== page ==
At the iPhone 5 event held on Wednesday, September 12, 2012, Tim Cook announced these facts regarding iPads:
1) Last quarter, Apple sold 17 million iPads.
2) Apple sold more iPads than any PC manufacturer sold of their entire PC lineup.
3) Apple has sold a total of 84 million iPads since its launch in April 2010, less than two and a half years ago.
4) Competitors have launched hundreds of tablets to compete with the iPad. One year ago, the iPad had 62% market share. Today the iPad’s lead has grown to 68% market share.
First, all the action, all the growth in computing is in mobile devices. As for the future of computing, in my opinion, smartphones will have the bigger numbers, but tablets will have the bigger impact.
Second, neither Apple, nor HP, nor Dell, nor Lenovo, nor Acer, nor any one else who makes a living selling computing hardware cares a whit about whether you call the iPad a PC, a computer, a media tablet or a toy. That’s all just meaningless semantics. What they do care about is that Apple is selling more and more $500 (and up) devices while they are selling less and less.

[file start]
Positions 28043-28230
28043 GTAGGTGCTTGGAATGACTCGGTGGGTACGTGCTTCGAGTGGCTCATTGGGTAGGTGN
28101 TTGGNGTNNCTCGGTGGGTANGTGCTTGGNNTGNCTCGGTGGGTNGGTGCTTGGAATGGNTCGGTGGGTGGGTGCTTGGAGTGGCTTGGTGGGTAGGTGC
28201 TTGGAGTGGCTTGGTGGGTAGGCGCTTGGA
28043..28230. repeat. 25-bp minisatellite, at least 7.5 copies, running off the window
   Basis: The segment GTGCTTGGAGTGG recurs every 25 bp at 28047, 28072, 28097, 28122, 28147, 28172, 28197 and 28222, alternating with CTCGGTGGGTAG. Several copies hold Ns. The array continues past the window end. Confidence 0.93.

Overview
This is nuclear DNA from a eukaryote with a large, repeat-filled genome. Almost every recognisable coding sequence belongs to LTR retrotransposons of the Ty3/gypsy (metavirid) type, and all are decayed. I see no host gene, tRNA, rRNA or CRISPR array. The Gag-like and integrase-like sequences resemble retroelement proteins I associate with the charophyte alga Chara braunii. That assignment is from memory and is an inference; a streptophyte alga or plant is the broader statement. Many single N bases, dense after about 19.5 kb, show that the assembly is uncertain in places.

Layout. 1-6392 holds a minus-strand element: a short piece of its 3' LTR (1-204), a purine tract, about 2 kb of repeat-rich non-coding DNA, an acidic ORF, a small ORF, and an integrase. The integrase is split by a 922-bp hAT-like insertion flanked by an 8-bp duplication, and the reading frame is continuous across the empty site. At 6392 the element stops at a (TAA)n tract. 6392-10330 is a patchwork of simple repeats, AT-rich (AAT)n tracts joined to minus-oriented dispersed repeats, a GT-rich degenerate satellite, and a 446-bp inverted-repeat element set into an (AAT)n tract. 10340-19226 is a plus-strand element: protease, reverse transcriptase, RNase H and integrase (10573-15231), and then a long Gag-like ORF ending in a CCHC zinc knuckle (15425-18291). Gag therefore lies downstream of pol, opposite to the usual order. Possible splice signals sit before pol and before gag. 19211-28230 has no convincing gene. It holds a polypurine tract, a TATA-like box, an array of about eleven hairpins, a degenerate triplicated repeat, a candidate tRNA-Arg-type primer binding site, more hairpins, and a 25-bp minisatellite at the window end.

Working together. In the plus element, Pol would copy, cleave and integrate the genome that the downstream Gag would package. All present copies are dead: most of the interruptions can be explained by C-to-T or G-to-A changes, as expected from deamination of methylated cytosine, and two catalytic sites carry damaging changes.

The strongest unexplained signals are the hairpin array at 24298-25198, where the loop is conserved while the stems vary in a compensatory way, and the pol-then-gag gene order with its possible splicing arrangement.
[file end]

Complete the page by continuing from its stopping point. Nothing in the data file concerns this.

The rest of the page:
“Airplanes are interesting toys but of no military value” ~ Marshal Ferdinand Foch
Third, Apple is just crushing the competition in this all-important new category. Starting with nearly 100% market share in 2010, it was inevitable that Apple’s overall market share would drop as seemingly every other manufacturer on the planet started selling this new, and rapidly growing form factor. So to see Apple’s market share GROWING after a two and a half year span is simply mind blowing.
Fourth, Google – and therefore Android – has, in my opinion, completely missed the boat in tablet computing. Andy Rubin and Google stubbornly refuse to acknowledge that there is a fundamental difference between smartphone apps and tablet apps:
“I don’t think there should be apps specific to a tablet…if someone makes an ICS app it’s going to run on phones and it’s going to run on tablets.” ~ Andy Rubin
Apple just announced that there are over 250,000 iPad specific apps in their store. Developers don’t create apps for kicks and buyers don’t buy iPad specific apps for no reason. There is a difference between a smartphone app and a tablet app. Apple gets it. Google doesn’t.
Android tablet manufacturers have paid the price for Google’s misstep as the lack of tablet specific Apps has cut the ground out from under their tablet efforts.
And with the introduction of the Google Nexus 7, Google has all but ended any hope that any Android manufacturer – other than Google – can make a profit on Android powered tablets.
Fifth, when you see the above numbers, you can see how very desperately Microsoft wants and needs to be in this sector. Microsoft Windows rules the notebook and desktop markets but they have nothing going on in phones and tablets…yet.
The future of computing is in tablets. And right now, Apple owns that future.